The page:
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Farm Radio Weekly

3. Kenya: Medicinal crop cultivation generates income while saving forest (UN Integrated Regional Information Networks)

For generations, people searching for a hangover cure or a boost of energy have headed for the Kakamega forest in western Kenya. They have searched for a plant with creamy yellow buds, bright red petals, and a root that can lift your spirits. But until recently, it was becoming harder to find.The Kakamega forest is one of few places in Kenya where Mondia whytei grows. Locals collect and sell mondia roots from the forest. Over time, the popular revitalizer became endangered from over-harvesting.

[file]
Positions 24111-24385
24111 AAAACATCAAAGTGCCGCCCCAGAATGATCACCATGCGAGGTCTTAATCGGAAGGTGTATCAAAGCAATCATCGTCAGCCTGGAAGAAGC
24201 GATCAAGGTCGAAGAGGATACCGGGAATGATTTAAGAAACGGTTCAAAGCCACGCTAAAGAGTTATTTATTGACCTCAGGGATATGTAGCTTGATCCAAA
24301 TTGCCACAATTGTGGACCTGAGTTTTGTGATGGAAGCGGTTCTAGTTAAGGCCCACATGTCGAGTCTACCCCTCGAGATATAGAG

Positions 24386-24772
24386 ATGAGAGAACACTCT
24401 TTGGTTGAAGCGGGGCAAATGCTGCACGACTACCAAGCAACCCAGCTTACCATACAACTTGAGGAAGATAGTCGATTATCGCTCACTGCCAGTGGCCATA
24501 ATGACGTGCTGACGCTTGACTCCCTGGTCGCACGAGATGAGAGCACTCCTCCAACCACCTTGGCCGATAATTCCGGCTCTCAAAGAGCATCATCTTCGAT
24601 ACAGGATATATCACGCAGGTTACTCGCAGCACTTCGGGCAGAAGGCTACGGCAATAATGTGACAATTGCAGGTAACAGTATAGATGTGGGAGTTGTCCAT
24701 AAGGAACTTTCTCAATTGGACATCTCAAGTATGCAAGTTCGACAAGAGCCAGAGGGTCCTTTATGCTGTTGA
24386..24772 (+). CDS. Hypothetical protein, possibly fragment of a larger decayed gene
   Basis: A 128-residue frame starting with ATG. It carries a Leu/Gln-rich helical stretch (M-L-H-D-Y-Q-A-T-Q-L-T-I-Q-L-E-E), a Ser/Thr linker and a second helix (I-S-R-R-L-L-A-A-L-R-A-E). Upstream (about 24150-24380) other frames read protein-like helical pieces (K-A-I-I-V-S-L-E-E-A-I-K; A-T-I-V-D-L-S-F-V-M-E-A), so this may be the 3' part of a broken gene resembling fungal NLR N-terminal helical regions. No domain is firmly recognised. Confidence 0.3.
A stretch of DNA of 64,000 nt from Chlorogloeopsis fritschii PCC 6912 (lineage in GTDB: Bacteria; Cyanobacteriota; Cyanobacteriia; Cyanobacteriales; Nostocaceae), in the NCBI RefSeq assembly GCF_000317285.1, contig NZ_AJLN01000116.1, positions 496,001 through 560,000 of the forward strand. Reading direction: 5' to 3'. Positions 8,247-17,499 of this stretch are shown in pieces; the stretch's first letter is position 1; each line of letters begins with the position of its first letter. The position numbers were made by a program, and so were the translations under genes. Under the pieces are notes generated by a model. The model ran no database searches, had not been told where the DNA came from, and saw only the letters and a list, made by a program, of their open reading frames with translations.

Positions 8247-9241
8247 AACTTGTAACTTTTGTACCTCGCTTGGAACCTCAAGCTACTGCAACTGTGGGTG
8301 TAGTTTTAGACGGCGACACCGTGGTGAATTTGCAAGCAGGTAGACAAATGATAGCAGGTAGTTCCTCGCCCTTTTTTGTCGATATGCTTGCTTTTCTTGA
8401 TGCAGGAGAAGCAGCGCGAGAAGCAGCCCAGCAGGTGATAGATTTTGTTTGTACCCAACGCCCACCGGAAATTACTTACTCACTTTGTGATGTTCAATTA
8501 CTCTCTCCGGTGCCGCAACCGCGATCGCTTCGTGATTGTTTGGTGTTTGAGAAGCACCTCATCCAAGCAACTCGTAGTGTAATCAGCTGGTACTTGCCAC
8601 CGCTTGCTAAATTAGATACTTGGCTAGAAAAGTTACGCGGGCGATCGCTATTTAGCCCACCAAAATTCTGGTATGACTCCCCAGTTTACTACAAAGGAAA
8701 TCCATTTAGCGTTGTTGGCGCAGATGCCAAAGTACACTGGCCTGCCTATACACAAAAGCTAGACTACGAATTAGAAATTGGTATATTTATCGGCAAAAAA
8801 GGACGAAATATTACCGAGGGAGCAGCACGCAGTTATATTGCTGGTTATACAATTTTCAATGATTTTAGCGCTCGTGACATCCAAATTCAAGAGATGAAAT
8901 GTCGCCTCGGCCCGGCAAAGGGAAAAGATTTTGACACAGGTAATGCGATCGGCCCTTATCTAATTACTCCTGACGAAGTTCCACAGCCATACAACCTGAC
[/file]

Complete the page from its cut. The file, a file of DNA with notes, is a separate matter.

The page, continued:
The fate of mondia and local communities changed a few years ago, when farmers started cultivating the plant in their fields.

James Ligare administers the Mondia Community Enterprise. The project started with 30 farmers domesticating the mondia plant. Now the plant is grown by many farmers in communities surrounding the Kakamega forest. Mondia roots are processed at a local factory and packaged for sale.

The enterprise has been profitable for farmers. Mr. Ligare says that most farmers earn more from mondia than from crops such as tea or maize. With higher incomes, farmers are renovating their homes. Some are seeking computer and business management skills in efforts to improve production.

A steady cash flow for locals lessens their dependence on the forest. They no longer have to venture into the forest for mondia. They also have less need to collect firewood or building materials from the forest for sale.
Wilber Lwande heads the program that supports mondia cultivation near Kakamega forest. He says the effort is a model for forest conservation and biodiversity protection.

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